The cost of convening a citizen’s jury varies considerably with the design of the process. Detail contained in council budgets can be difficult to access and, even then, it may be unclear the extent to which internal costs have been factored in - the best approach is to ask the people involved. That said, there is evidence that juries have been successfully staged for a cost in the order of $10K but the figure is often closer to $50 - $60K, which includes the cost of an external facilitator and officers’ time; the City of Greater Bendigo’s Citizens’ Jury budget is given as $89K; and the City of Melbourne’s large-scale People’s Panel on the Council’s 10-year financial plan cost in the order of $180K. Some creative thinking and adaptation can help manage the budget without compromising the process; see, for example, the Yarra Ranges Council case study below.
A common question is whether funds committed to a jury are well spent or represent value for money over other approaches to community consultation. This too will vary case by case but it will be important to consider the cost-savings from running a robust jury process which may reduce the need for other less effective engagement processes down the track. It will also be important to consider some of the less tangible outcomes, such as the goodwill generated and the capacity of juries to unlock previously untapped resources and ideas. This question of value for money is addressed, explicitly, in an evaluation of the City of Melbourne’s People’s Panel; see http://participate.melbourne.vic.gov.au/10yearplan.
Some of the cases studies below also provide further commentary on these points.
It is essential to consider how the ‘success’ of the jury will be measured. Every setting is different but common considerations will include those around the integrity of the process; whether participants were given the resources and time they needed to participate meaningfully; the extent to which the jury was representative of the local community; the jury’s involvement in the evaluation; and the extent to which the influence of the jury’s recommendations can be demonstrated.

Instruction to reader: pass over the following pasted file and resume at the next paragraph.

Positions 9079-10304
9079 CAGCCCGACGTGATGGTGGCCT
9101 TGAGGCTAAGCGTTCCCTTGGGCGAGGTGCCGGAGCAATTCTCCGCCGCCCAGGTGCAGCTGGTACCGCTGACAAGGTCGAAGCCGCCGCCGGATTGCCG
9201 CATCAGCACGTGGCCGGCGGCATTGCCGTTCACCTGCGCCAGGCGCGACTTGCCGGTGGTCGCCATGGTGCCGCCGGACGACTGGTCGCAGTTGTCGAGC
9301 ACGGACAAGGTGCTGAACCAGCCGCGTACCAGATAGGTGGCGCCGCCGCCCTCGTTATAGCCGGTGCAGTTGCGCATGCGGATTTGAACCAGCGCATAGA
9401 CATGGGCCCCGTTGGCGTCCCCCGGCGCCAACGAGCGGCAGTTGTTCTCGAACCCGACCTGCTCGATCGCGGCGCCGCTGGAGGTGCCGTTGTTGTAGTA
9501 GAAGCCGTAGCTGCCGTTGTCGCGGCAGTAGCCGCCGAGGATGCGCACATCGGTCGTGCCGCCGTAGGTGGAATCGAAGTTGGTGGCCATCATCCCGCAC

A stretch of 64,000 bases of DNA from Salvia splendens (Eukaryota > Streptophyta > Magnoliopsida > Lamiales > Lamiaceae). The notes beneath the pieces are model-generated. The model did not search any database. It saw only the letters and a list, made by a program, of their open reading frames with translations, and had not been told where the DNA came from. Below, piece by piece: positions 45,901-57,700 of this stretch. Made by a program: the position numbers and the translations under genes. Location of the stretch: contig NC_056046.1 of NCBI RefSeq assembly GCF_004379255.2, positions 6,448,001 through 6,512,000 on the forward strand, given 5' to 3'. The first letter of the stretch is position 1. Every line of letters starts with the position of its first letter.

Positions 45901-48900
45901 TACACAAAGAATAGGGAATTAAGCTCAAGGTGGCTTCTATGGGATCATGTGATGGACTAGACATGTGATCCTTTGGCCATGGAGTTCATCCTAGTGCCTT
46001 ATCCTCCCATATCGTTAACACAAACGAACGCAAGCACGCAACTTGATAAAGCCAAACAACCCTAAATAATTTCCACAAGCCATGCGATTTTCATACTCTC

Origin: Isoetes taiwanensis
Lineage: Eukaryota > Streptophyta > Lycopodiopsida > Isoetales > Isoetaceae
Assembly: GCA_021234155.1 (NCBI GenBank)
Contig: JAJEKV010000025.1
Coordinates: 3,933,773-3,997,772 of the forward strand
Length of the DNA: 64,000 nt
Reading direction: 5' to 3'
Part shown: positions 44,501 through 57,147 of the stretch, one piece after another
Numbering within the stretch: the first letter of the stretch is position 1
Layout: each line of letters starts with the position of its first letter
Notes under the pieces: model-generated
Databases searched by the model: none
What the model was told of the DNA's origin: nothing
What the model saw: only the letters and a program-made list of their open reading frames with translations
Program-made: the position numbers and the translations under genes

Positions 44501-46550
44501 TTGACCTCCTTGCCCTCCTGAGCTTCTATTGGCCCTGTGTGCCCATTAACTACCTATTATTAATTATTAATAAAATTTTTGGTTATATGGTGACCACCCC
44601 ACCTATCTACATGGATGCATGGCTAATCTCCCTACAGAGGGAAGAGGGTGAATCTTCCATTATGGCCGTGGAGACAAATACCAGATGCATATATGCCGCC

Examples of evaluation frameworks are provided in the Resource Library.
When to use a jury
A jury is useful when a council wants to know what an informed, representative group of people thinks about a particular issue. In the context of rate capping, it lends itself to an early discussion of the trade-offs involved in a rate-capping environment and the options that could best be taken forward as part of a broader engagement strategy.
ABC Radio National – Big Ideas
ABC Radio National pulled together a special panel to discuss on participatory approaches as part of its Big Ideas program. Citizen juries – leadership for a new democracy gives a useful overview of this field. Well worth a listen: http://www.abc.net.au/radionational/programs/bigideas/citizen-juries---leadership-for-a-new-democracy/6477686.
A guide to using citizens’ juries
Another useful resource is a report prepared by Dr Lyn Carson for Planning NSW: Carson, L. 2003, Consult your community: a guide to using citizens’ juries which touches on the role of juries relative to existing public participation approaches, the logistics of organising a jury and the many considerations along the way. www.activedemocracy.net.
Citizen Juries at a Glance
City of Darebin - Citizen’s Jury timeline
Citizen Juries - an overview
Local Government Citizen Juries – Case Studies
Yarra Ranges Council People’s Panel – Case Study